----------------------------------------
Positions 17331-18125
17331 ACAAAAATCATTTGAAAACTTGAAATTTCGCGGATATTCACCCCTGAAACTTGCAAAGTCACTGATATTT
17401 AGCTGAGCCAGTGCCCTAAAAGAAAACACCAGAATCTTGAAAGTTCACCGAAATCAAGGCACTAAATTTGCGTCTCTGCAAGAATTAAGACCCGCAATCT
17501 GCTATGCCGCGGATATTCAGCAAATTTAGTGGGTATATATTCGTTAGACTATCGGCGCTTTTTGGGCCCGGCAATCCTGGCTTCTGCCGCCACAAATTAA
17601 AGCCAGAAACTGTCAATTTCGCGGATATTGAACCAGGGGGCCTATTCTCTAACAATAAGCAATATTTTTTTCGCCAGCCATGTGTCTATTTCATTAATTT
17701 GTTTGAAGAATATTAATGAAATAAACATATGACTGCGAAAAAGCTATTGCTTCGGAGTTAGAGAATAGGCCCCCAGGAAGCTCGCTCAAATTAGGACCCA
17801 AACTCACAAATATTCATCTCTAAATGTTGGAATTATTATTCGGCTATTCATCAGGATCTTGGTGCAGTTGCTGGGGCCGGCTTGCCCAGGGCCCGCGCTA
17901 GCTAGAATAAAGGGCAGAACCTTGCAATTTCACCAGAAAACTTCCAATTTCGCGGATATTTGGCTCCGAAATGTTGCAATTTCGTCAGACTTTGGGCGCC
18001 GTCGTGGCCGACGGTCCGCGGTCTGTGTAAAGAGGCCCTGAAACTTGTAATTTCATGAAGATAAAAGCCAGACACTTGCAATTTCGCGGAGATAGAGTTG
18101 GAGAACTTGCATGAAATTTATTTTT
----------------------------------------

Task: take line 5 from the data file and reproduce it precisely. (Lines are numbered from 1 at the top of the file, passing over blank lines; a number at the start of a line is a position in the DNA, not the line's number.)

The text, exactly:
17601 AGCCAGAAACTGTCAATTTCGCGGATATTGAACCAGGGGGCCTATTCTCTAACAATAAGCAATATTTTTTTCGCCAGCCATGTGTCTATTTCATTAATTT